Children should be taught more about black British history at school, Labour leader Sir Keir Starmer has said.
To mark the start of Black History Month on Thursday, he said the national curriculum needed to be more diverse so that all young people could gain a "full understanding of the struggle for equality".
He visited the Museum of London with Shadow Equalities Minister Marsha de Cordova, who backed his calls for education reform.
Sir Keir said: "This month we celebrate the huge achievements of black Britons and the black community.
"But black British history should be taught all year round, as part of a truly diverse school curriculum that includes and inspires all young people and aids a full understand of the struggle for equality.
"While some schools are already doing this, the government should ensure all students benefit from a diverse curriculum."
A report released on Thursday by education charity Teach First revealed schoolchildren in the UK can complete their GCSE English Literature qualification without ever studying a single book by a black author.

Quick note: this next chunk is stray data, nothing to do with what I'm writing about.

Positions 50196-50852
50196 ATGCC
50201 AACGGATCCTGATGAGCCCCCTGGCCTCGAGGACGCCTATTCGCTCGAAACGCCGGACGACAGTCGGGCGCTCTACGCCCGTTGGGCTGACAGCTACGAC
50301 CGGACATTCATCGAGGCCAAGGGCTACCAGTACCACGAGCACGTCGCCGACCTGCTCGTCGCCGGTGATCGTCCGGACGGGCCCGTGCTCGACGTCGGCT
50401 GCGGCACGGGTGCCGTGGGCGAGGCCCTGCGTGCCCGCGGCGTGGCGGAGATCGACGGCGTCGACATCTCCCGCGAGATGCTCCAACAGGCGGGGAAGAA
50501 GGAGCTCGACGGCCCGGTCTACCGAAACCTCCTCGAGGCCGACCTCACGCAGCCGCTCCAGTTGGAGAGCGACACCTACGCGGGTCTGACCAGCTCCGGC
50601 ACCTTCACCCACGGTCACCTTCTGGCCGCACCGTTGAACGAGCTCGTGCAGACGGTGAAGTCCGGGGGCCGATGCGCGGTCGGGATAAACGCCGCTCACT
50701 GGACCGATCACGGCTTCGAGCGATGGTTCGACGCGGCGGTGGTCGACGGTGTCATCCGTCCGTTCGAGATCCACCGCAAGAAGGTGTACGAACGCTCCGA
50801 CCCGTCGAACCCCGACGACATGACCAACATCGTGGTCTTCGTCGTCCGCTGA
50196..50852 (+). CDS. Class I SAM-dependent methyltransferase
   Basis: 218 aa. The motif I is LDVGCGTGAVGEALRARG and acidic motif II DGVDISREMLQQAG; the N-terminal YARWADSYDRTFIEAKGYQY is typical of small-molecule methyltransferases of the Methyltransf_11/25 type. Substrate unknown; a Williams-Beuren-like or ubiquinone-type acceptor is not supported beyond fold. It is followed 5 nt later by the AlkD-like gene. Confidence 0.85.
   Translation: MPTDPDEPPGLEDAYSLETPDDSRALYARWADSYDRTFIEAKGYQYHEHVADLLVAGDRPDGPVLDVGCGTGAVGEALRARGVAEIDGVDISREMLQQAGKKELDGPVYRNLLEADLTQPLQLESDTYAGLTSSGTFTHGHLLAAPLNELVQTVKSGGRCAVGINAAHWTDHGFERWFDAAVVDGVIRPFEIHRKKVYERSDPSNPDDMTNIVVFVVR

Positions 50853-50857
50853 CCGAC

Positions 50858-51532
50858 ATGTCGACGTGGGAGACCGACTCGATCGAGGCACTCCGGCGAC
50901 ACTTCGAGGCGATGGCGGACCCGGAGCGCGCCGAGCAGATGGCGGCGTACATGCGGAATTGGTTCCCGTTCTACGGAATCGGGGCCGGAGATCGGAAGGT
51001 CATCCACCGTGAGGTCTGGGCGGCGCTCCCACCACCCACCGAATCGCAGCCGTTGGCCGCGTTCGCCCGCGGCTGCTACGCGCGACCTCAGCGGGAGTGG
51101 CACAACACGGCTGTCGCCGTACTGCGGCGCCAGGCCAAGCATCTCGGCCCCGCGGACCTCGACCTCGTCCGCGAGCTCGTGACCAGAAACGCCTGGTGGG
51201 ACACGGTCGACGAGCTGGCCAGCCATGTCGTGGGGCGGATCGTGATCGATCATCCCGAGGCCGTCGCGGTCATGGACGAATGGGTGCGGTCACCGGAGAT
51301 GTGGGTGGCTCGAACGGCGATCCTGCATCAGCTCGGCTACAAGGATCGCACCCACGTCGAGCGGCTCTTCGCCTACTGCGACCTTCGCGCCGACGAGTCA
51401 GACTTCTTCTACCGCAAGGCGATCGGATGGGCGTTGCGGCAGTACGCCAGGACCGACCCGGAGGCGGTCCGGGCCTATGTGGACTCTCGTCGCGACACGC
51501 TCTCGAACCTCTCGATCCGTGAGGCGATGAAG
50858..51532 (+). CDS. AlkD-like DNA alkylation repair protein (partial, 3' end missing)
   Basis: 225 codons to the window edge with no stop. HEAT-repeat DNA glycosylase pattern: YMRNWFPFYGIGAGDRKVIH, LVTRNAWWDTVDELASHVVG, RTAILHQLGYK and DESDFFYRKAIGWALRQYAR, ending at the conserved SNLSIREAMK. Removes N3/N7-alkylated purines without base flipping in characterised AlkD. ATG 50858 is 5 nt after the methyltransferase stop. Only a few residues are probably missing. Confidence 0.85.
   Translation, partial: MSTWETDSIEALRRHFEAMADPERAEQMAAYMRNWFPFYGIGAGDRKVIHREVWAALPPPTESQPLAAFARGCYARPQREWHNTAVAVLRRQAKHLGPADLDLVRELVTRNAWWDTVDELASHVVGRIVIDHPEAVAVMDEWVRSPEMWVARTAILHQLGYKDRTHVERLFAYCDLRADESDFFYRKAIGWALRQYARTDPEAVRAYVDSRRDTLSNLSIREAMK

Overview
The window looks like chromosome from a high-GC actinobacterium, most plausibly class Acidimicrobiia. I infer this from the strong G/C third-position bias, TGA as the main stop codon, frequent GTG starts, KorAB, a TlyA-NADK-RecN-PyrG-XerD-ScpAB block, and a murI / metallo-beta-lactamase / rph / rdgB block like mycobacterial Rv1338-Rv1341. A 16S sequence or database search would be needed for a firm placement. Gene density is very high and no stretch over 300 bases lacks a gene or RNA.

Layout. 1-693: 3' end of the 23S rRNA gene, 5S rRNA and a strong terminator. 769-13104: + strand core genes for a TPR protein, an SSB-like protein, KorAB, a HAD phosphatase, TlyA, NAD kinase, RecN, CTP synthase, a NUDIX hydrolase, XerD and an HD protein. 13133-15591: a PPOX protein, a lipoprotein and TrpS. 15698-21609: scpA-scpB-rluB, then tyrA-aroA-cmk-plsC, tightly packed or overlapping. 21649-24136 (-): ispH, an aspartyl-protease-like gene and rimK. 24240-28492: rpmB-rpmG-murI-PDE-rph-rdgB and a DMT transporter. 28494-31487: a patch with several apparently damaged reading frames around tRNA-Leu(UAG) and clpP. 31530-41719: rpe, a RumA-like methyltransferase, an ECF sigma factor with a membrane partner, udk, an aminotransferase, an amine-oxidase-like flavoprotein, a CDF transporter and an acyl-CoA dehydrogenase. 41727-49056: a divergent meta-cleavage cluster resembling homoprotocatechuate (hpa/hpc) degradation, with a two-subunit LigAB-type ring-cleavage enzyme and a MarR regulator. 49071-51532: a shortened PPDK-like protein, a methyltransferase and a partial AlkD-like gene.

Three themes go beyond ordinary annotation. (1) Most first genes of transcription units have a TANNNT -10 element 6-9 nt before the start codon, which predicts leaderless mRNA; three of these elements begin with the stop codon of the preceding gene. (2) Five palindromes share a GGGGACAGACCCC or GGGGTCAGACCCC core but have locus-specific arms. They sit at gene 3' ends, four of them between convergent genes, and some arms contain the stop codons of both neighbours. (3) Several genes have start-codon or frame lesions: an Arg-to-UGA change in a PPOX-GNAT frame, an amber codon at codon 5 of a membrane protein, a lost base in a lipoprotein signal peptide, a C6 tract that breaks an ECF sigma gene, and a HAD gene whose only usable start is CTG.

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The 1999 Macpherson report, written following the racially motivated murder of Stephen Lawrence, highlighted the need for a diverse school curriculum.
But "no significant advancements" have been made 21 years later, according to The Black Curriculum, which is campaigning for black British history to be made compulsory on the national syllabus.
Ms De Cordova said: "The Black Lives Matter movement sone a light on racism in the UK and around the world.
"One way for the government to act would be to ensure that young people learn about black British history, colonialism and understand Britain's role in the transatlantic slave trade.
"Black history is British history."
Black History Month was first celebrated in the UK in 1987. It has grown into a huge movement to showcase how black people have helped shaped Britain's history.
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